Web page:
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Cancer Screening in Refugees and Immigrants: A Global Perspective

Patricia F. WalkerHealthPartners Institute, Bloomington, Minnesota;
Department of Medicine, University of Minnesota, Minneapolis, Minnesota;
HealthPartners Travel and Tropical Medicine Center, St. Paul, Minnesota

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Ann M. SettgastHealthPartners Institute, Bloomington, Minnesota;
Department of Medicine, University of Minnesota, Minneapolis, Minnesota;
HealthPartners Center for International Health, St. Paul, Minnesota;
HealthPartners Travel and Tropical Medicine Center, St. Paul, Minnesota

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Malini B. DeSilvaHealthPartners Institute, Bloomington, Minnesota;
Department of Medicine, University of Minnesota, Minneapolis, Minnesota;
HealthPartners Travel and Tropical Medicine Center, St. Paul, Minnesota

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ABSTRACT.

Clinicians in the United States are trained to screen for cancer based on patient age, gender, family history, and environmental risk factors such as smoking. These cancers generally include, breast, cervical, colon, lung, and prostate cancers. We know that refugees and other immigrants to the United States experience dramatic disparities in cancer screening. Additionally, many immigrants experience elevated risks from infection-attributable cancers due to their country or region of origin. U.S.- based clinicians may not routinely consider these unique risk factors. Although this article focuses on refugees, it is also intended to guide clinicians caring for other foreign-born immigrant groups living in the United States (hereafter referred to as “immigrants”). The document contains two sections: 1) special considerations for U.S. Preventive Services Task Force guidelines cancer screening recommendations in immigrants and 2) cancer risks and screening recommendation unique to certain immigrant groups. Disparities in cancer screening and prevalence are often greater for specific immigrant groups than for broader racial or ethnic groups (e.g., Black, Asian, Hispanic) into which they may fit. Disaggregation of data by language or country of origin is useful to identify such disparities and to design intervention opportunities within specific communities that are culturally distinct and/or who have different environmental exposures. Unique cancer risks and disparities in screening support a nuanced approach to cancer screening for immigrant and refugee populations, which is the focus of this narrative review.

INTRODUCTION

Many immigrants experience elevated risks from infection-attributable cancers based on their country or region of origin.1 Additionally, refugees in the United States experience dramatic disparities in cancer screening.2,3 While refugees are a particularly vulnerable subset of immigrants, we recognize that they comprise a small percentage of immigrants living in the United States. Thus, this document is intended to guide clinicians caring for both refugees and other foreign-born immigrant groups living in the United States (hereafter referred to as “immigrants”). The article contains two sections: 1) special considerations for U.S. Preventive Services Task Force guidelines (USPSTF) cancer screening recommendations in immigrants (Table 1) and 2) cancer risks unique among certain immigrant groups (Table 2).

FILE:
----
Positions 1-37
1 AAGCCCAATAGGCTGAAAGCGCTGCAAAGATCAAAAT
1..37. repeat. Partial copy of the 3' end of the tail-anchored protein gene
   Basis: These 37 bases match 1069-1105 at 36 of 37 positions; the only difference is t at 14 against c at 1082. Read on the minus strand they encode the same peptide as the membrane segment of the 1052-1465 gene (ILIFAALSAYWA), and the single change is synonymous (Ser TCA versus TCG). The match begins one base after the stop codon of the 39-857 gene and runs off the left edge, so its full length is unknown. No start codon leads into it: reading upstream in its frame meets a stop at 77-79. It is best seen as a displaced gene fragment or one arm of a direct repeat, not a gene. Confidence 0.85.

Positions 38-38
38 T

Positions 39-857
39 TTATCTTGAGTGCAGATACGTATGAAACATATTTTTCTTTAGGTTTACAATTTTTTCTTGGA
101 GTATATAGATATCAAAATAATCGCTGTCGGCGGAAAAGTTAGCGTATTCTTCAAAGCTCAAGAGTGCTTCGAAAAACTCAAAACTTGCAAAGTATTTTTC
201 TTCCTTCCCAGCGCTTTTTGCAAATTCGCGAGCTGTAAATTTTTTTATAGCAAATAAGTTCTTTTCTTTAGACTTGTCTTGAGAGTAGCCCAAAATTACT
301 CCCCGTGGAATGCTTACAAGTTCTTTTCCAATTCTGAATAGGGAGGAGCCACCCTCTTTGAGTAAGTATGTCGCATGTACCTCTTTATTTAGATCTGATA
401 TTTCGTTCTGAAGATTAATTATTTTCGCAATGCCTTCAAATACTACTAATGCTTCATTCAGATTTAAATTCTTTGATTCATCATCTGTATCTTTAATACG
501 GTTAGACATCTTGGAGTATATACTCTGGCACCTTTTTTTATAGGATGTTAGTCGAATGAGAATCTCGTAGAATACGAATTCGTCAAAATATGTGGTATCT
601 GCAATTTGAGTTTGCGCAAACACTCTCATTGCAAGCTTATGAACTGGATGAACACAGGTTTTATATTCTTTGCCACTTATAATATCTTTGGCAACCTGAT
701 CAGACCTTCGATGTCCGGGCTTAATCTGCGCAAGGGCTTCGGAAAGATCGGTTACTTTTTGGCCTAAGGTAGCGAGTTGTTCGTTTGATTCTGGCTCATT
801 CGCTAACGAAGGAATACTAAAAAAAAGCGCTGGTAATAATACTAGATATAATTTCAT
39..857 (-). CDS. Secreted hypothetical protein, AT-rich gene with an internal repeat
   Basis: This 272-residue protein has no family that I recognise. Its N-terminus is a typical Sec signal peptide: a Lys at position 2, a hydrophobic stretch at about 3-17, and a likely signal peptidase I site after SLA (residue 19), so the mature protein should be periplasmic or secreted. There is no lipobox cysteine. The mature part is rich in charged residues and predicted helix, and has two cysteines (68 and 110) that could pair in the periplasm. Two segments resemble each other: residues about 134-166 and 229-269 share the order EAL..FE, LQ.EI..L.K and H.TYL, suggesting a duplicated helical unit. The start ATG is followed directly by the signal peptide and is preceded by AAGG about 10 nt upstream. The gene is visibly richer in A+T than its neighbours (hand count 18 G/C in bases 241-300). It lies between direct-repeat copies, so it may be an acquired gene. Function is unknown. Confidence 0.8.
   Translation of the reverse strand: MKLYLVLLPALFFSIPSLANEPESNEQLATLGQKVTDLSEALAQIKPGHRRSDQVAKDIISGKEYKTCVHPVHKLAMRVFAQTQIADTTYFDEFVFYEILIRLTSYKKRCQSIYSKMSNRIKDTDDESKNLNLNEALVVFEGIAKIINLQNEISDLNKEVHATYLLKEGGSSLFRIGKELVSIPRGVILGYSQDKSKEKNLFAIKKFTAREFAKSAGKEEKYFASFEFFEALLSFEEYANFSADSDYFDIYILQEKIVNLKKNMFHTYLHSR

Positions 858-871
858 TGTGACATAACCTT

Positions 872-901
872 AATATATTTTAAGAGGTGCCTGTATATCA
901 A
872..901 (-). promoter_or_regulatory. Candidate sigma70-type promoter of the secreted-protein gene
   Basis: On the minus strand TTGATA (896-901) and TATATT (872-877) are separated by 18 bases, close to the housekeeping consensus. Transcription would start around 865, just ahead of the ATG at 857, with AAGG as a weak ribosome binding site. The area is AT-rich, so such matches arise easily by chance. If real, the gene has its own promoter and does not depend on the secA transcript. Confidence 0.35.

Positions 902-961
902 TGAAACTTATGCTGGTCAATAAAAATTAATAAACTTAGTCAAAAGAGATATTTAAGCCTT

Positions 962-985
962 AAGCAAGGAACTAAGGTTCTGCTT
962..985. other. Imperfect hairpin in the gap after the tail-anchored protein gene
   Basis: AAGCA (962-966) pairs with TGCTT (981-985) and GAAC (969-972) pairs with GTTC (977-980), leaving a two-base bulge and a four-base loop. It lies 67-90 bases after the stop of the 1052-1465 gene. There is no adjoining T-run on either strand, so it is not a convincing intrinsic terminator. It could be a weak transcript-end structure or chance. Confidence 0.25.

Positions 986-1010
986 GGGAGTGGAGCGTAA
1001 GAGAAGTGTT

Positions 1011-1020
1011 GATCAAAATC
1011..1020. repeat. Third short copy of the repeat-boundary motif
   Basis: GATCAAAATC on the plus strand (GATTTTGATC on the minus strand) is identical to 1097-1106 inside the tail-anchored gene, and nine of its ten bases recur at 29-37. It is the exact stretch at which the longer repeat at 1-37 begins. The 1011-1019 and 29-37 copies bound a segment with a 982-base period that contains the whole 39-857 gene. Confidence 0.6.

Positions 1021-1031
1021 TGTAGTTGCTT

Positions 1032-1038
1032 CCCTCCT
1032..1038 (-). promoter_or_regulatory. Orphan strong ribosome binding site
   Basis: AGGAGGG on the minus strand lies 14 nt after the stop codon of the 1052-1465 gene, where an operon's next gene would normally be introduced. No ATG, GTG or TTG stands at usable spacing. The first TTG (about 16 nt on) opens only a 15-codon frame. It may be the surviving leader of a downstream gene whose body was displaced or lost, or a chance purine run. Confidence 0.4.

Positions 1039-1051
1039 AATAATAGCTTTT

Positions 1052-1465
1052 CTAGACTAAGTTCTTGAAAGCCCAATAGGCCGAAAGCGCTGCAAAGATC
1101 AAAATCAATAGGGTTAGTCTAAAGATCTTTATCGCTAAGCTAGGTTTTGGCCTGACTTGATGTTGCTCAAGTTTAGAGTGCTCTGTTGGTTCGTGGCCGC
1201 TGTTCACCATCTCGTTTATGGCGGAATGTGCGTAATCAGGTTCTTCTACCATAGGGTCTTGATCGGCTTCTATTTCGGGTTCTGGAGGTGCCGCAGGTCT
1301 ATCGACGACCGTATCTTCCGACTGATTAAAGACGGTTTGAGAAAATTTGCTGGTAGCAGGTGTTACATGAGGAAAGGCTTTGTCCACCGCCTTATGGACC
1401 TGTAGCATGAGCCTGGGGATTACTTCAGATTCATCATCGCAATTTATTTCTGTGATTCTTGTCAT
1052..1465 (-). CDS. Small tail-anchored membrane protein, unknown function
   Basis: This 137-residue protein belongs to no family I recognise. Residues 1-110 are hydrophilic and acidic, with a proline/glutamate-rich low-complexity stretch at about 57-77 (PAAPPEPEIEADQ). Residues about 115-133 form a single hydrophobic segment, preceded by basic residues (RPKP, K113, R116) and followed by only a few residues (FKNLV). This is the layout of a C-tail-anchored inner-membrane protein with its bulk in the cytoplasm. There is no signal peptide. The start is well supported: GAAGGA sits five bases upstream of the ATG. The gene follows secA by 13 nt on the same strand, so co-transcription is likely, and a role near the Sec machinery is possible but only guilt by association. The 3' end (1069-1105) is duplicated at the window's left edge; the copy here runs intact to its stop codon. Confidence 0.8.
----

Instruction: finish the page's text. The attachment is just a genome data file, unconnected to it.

Table 1

Key considerations for cancer screening in immigrants for which there are U.S. Preventive Services Task Force guidelines

Breast cancer
  • Immigrant women in the United States undergo mammography at lower rates than U.S.-born women despite breast cancer being the leading cause of cancer death in most low- and middle-income countries.

  • Clinicians and health systems should spend extra time and effort to tailor education to immigrant and refugee women to address this inequity.

Colon cancer
  • Colonoscopy is the least completed cancer screening test among immigrant groups.

  • Colon cancer screening rates vary dramatically between immigrant groups underlying the need for targeted approaches to improve colonoscopy uptake.

Cervical cancer
  • It is especially important to perform Pap screening on older refugee and immigrant women because those aged over 65 years who have never been screened with Pap smears have the highest mortality from cervical cancer and benefit most from screening.

  • The common practice in the United States of ceasing Pap screening at age 65 years does not apply to the vast majority of refugee and immigrant women because they do not have a history of negative prior screening. Women over 65 years who have never been screened should have 10 years of negative cervical cancer screening before cessation of screening.